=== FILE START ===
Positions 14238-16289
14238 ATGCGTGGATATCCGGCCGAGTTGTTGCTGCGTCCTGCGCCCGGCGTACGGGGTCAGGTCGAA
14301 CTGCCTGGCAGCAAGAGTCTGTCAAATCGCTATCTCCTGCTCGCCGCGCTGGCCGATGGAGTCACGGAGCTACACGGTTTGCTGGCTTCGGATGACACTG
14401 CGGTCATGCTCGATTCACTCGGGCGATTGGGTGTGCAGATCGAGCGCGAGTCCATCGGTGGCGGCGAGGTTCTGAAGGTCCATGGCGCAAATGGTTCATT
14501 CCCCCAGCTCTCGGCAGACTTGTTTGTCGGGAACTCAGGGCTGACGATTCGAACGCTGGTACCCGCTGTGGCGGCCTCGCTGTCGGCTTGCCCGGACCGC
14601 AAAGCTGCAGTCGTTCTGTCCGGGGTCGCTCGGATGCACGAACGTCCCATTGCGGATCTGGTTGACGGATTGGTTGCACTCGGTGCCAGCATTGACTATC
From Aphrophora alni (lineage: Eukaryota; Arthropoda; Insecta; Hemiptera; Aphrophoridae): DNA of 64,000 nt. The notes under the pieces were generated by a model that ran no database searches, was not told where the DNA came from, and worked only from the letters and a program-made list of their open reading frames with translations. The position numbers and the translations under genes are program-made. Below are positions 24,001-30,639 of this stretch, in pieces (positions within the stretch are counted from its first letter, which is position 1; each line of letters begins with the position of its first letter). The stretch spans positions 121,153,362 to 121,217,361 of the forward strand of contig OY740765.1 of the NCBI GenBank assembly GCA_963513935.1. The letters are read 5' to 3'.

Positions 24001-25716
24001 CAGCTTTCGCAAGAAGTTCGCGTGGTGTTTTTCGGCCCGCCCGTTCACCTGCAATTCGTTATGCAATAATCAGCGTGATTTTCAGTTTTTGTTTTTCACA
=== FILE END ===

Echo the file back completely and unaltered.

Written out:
Positions 14238-16289
14238 ATGCGTGGATATCCGGCCGAGTTGTTGCTGCGTCCTGCGCCCGGCGTACGGGGTCAGGTCGAA
14301 CTGCCTGGCAGCAAGAGTCTGTCAAATCGCTATCTCCTGCTCGCCGCGCTGGCCGATGGAGTCACGGAGCTACACGGTTTGCTGGCTTCGGATGACACTG
14401 CGGTCATGCTCGATTCACTCGGGCGATTGGGTGTGCAGATCGAGCGCGAGTCCATCGGTGGCGGCGAGGTTCTGAAGGTCCATGGCGCAAATGGTTCATT
14501 CCCCCAGCTCTCGGCAGACTTGTTTGTCGGGAACTCAGGGCTGACGATTCGAACGCTGGTACCCGCTGTGGCGGCCTCGCTGTCGGCTTGCCCGGACCGC
14601 AAAGCTGCAGTCGTTCTGTCCGGGGTCGCTCGGATGCACGAACGTCCCATTGCGGATCTGGTTGACGGATTGGTTGCACTCGGTGCCAGCATTGACTATC
From Aphrophora alni (lineage: Eukaryota; Arthropoda; Insecta; Hemiptera; Aphrophoridae): DNA of 64,000 nt. The notes under the pieces were generated by a model that ran no database searches, was not told where the DNA came from, and worked only from the letters and a program-made list of their open reading frames with translations. The position numbers and the translations under genes are program-made. Below are positions 24,001-30,639 of this stretch, in pieces (positions within the stretch are counted from its first letter, which is position 1; each line of letters begins with the position of its first letter). The stretch spans positions 121,153,362 to 121,217,361 of the forward strand of contig OY740765.1 of the NCBI GenBank assembly GCA_963513935.1. The letters are read 5' to 3'.

Positions 24001-25716
24001 CAGCTTTCGCAAGAAGTTCGCGTGGTGTTTTTCGGCCCGCCCGTTCACCTGCAATTCGTTATGCAATAATCAGCGTGATTTTCAGTTTTTGTTTTTCACA